Gathering as much information as possible and communicating it to relative parties is vital towards realising the correct and appropriate responses. This is where the right technology comes into its own.
Control of devolved responses must be delegated to persons of authority within their own particular sphere of expertise. In a major incident such as an explosion this could be the police commander assuming overall command, with control delegated to a senior paramedic to treat injured parties and the fire chief to make an area safe, etc.
Finally, input from people involved and information gathered by various systems should deliver intelligence on which informed decisions can be made and ‘after-event’ lessons learnt.
Computing and communications equates to data gathering and processing technologies. For a security integrator this means on one hand the placement of cameras – the eyes – around a city to gather visual images (intelligence) from target areas, preferably in full HD or better.
Ideally this is supplemented by video analytics, configured to instantly detect and report exceptions to the norm (ie, build-up of crowds, entry/trespass to forbidden areas, left object detection, etc) or to recognise known faces or vehicle identification plates.
Of equal importance given today’s threats is the deployment of other relevant data gathering devices as, intruder and fire detection devices, access control, gunshot detection, flood warning sensors and even CBRNE (Chemical, Biological, Radiological, Nuclear and Explosives) detection systems. The list goes on.
It also encompasses communication infrastructure to support data collecting devices and mining ‘big data’ to predict crime patterns.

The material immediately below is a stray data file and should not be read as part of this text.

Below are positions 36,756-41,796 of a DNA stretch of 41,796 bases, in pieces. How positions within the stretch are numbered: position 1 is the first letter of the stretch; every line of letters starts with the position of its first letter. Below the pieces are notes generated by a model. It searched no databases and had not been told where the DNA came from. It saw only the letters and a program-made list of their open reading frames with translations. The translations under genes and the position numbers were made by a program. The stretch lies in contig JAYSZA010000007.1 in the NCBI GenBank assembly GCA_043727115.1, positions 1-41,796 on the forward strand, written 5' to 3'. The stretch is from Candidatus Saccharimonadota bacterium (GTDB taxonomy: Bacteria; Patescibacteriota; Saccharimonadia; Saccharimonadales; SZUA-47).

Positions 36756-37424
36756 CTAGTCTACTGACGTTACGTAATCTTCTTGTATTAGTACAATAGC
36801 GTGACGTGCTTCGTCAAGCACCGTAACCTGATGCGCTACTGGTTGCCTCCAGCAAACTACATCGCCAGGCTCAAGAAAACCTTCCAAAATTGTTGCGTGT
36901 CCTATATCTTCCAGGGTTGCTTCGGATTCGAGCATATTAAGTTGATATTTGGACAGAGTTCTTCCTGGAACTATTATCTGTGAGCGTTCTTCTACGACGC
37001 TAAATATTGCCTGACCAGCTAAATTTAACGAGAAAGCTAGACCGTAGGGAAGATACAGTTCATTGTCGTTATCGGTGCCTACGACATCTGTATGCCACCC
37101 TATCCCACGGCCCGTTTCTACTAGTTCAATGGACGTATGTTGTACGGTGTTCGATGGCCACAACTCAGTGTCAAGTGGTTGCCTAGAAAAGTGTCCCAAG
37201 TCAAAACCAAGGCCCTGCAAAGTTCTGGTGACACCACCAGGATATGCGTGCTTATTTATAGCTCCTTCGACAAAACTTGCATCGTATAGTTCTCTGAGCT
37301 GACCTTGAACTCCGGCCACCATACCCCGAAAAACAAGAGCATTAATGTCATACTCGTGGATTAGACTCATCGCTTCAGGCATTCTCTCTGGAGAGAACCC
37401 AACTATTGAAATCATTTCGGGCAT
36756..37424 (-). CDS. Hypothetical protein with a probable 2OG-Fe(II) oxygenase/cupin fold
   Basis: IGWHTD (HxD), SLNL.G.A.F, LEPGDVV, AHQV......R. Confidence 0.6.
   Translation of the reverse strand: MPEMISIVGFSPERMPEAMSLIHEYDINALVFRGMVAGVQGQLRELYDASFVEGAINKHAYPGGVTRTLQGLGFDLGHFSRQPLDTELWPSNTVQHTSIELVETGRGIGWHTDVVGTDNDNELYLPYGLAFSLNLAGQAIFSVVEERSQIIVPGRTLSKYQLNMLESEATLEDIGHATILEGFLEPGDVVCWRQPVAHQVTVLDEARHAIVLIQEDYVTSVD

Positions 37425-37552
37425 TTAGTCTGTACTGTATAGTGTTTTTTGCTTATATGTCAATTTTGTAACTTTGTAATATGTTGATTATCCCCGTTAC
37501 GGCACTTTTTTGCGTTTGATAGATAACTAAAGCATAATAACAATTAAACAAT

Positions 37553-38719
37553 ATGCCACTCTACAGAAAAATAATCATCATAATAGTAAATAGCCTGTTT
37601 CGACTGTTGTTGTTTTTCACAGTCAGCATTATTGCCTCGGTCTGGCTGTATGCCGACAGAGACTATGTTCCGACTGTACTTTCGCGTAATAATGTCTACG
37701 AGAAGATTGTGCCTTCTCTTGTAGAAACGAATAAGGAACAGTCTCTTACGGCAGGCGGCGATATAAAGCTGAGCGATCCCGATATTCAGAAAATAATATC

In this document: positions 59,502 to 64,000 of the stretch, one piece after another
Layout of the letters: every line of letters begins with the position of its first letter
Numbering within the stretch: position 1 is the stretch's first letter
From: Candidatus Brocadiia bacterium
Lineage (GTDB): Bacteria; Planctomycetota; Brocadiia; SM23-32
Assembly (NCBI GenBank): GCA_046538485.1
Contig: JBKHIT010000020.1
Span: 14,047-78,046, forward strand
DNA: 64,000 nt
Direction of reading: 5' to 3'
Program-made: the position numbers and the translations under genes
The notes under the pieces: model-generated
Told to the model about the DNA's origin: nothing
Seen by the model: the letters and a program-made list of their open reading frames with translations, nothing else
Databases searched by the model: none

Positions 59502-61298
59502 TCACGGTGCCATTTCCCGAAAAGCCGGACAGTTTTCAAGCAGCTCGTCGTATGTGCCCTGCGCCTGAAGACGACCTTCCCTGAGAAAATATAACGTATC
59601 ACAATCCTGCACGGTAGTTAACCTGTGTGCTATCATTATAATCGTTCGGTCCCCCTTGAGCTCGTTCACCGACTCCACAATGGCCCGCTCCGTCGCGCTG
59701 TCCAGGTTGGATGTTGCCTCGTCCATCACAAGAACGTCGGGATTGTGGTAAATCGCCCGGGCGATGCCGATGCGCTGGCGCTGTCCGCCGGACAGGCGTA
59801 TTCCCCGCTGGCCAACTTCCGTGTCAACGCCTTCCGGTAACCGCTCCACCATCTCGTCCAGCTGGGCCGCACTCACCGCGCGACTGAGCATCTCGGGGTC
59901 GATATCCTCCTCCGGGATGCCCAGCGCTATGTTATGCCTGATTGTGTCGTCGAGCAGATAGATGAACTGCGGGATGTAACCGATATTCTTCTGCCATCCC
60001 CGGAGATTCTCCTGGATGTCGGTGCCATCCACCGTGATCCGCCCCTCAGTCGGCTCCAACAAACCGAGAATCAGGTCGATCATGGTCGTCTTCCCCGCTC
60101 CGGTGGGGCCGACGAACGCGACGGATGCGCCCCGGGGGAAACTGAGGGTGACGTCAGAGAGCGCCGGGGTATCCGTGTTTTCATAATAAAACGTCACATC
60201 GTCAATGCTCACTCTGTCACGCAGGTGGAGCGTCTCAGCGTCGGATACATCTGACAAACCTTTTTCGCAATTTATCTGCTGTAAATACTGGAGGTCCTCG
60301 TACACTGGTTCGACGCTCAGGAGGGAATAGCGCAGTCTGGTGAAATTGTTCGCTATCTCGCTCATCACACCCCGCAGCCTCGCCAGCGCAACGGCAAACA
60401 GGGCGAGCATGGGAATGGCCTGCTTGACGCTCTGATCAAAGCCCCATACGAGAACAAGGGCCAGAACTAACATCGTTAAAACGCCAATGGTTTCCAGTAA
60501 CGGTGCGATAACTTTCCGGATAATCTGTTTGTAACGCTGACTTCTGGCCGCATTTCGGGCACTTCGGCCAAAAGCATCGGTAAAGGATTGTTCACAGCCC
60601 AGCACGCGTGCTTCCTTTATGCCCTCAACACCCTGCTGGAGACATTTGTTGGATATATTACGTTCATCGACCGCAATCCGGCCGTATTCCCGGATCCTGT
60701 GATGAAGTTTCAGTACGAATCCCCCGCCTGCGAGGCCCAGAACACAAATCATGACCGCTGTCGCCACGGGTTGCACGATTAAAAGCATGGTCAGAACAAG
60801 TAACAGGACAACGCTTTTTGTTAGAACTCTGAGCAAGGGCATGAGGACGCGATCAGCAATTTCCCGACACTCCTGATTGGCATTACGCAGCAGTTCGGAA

These data gathering technologies make the system multi-dimensional and place fewer onuses on the control centre operator by automatically drawing his or her attentions to specific events or issues.
On the other hand, it’s all about the software that collects, correlates and analyses data, events and alarms from disparate security and information systems, then manages incoming information to identify real situations and their priority.
The safe city control centre approach will be more proactive in that the system alerts the operator and provides him/her with the ‘intelligence’ gathered by various systems and devices.
In other words, all relevant situation information needed to make informed decisions will be presented in a consistent and logical format (along with set response parameters for verification and resolution of the situation at hand) to various control room operators – not to mention field operatives via portable display devices (tablets) providing them with ‘on the ground’ intelligence.
The safe-city concept presents a number of challenges and will involve public bodies engaging with all system stakeholders – police and emergency services, council departments, retailers, chambers of commerce, transport operators, educational establishments and community safety groups, etc – to facilitate multi-agency cooperation in developing operational procedures and response plans that mitigate the effects of disruptive incidents.
They also need to engage more fully with technology vendors and security integrators – building up a stronger partnership rather than viewing them simply as suppliers. This would result in the provision of technology-driven solutions rather than simply CCTV systems.
This article was first published on IFSEC Global at: http://www.ifsecglobal.com/exactly-safe-city-function-today/